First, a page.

Gaius’ face was close enough to Fritzwallace’s that his spit flecked the young immortal’s face. “The Balance will right itself by an overpowering force of dark to balance the scales once again.”
Fritzwallace laughed, “Yes! Precisely! And is neglect and apathy a force of light or dark?”
Gaius pause only a second before replying. “Dark…certainly dark.”
There was a moment of silence. Gaius’s mind raced, trying to find what Fritzwallace was getting at. What was his game? Why ask these questions?
“And finally,” the young god’s voice broke the pregnant silence, “if apathy and neglect are forces of evil, and you yourself have professed to be in neglect of man for centuries…how long do you figure until Balance sends an overwhelming force…to bring back the Harmony between good and evil here?”
It suddenly clicked and he understood. He, Gaius, had been in neglect of mankind for centuries… He had, with his neglect, let mankind slip from balance, to great evil. With his apathy, he was responsible for this overwhelming evil around him. He glanced around. His weapon was several feet from him. And finally He realized what was going on. Fritzwallace was The Balance’s solution for his own failures.
His eyes turned back to Fritzwallace who had, in the fraction of a moment that Gaius had been distracted, drawn from his walking cane a dueling sword. The blade in Fritzwallace’s hand was long and thin, but deadly and lethal.
The young immortal whispered to him, his voice soft as a gentle breeze.
“You come here every ten years to the day that you ascended. Alone and full of pride. You walk the streets fearlessly because you know that no man can hurt you and no god would dare challenge you. Balance has sent me to end your apathy. You were given a job, and if you will not complete it, another will.”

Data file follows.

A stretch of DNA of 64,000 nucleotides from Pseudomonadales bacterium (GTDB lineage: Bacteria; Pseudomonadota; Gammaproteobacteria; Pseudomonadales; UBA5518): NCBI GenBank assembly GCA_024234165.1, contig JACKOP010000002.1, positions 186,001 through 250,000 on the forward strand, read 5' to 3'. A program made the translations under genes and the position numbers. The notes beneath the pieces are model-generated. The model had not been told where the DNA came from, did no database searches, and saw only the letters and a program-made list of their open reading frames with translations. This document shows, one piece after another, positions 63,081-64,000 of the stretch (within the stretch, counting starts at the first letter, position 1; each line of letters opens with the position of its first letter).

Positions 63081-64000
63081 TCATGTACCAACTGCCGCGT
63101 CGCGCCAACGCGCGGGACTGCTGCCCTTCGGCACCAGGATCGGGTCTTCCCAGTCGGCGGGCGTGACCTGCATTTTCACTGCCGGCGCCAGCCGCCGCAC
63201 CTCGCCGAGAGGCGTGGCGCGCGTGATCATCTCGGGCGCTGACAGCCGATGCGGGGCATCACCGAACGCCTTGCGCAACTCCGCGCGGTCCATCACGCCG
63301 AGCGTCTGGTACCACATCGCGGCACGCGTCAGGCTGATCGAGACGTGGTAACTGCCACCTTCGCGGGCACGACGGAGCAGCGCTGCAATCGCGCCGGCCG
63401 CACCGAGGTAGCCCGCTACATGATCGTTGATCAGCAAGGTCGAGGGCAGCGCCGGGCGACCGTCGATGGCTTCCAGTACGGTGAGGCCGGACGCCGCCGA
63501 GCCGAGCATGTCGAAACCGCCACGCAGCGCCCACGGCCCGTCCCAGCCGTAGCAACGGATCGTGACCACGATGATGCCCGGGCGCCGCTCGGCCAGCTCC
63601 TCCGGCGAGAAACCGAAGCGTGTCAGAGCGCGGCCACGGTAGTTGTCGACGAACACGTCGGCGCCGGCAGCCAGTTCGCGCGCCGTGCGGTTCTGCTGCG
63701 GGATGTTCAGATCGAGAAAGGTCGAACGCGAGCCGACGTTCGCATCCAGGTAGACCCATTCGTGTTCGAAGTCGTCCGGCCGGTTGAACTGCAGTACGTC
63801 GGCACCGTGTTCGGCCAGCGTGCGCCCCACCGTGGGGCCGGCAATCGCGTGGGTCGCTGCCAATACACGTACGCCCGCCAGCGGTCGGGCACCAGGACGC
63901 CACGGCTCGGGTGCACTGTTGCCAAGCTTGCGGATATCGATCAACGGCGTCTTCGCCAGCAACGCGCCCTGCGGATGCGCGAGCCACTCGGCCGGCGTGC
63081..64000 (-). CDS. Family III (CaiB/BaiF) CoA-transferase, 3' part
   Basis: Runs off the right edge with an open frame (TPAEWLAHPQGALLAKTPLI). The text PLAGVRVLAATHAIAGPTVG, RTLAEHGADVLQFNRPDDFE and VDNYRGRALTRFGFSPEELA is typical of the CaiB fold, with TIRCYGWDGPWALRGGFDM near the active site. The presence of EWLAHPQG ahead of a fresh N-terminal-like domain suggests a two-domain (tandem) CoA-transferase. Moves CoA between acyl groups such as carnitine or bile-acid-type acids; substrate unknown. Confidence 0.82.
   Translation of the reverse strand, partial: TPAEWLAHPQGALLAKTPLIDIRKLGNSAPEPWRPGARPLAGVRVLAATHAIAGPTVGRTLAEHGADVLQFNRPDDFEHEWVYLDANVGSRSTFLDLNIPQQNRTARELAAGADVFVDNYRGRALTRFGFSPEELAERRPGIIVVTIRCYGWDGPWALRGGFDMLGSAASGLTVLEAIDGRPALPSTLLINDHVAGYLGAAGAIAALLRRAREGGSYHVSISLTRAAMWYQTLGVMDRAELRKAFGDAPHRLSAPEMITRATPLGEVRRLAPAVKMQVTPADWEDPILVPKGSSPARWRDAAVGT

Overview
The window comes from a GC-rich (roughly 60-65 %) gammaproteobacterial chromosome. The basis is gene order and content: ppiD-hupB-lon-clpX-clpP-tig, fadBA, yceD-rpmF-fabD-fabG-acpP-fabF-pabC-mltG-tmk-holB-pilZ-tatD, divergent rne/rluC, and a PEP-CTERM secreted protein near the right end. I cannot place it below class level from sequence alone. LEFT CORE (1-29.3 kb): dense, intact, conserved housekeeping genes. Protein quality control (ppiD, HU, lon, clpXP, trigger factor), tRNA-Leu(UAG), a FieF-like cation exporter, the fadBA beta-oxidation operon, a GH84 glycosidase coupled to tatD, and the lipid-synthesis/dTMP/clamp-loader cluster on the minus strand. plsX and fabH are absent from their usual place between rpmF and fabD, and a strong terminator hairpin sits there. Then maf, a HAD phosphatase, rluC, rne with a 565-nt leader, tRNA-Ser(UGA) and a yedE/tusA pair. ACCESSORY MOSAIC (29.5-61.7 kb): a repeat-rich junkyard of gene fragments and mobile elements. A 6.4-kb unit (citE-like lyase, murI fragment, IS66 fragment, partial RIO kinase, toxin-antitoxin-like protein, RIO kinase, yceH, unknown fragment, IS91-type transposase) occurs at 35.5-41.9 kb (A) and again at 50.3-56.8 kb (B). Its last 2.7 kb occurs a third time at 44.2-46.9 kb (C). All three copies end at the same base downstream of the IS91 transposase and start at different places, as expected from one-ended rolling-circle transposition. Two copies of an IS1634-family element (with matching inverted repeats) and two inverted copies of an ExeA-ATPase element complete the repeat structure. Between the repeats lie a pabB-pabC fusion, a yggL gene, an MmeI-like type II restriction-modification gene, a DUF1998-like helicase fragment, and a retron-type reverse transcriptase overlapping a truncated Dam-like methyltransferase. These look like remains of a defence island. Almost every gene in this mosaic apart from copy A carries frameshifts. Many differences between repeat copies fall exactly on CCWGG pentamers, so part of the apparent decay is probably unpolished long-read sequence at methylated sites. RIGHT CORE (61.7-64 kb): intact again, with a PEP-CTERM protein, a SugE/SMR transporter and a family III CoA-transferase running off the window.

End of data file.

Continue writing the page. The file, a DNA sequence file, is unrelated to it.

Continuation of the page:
And in that moment, Gaius knew… His immortality was at an end. He knew he could not reach his weapon in time. He knew that Fritzwallace had planned for every eventuality. He knew that here he would draw his last immortal breath. And he was surprised to find that he didn’t care.
He lifted his arms, outstretched, to the side and stuck his chest out.
“Do your worst.” He challenged.
He had been defeated. He, a god, a seemingly invincible deity, a paragon of warriors, would be killed. Here on the very ground where he, a mortal, stood and slew a god eons ago. Here on the same cobbles on the same day thousands of years ago, he would die.
This youth…this boy… had done what no other immortal could. Fritzwallace had joined a game that had been progressing for eons, and would, while still a child, grow to defeat one of the most dangerous players in the game.
Gaius had made a fatal error. He had allowed his pride in his intellect to disarm him, he had let his anger lower his guard, and he had let his arrogance seal his doom with no escape route possible.
Gaius resigned himself to his fate.
The light of the street lamp danced for a fraction of a second on the dueling blade as it whipped through the night. The flash of light was blinding as it shimmered on the mirror like steel of the blade. Then it was gone.
He felt his collar bones grow wet and sticky as his neck dripped his immortal blood down his chest.
The god fell to his knees.
Here the blood of two immortals would frame the cobbles. One an ancient god and the other the hero who had slain him… Who had become him.
Gaius choked a laugh through the blood filling his mouth. Humorous how balance works and how gods die the same as men. Immortality is strangely short.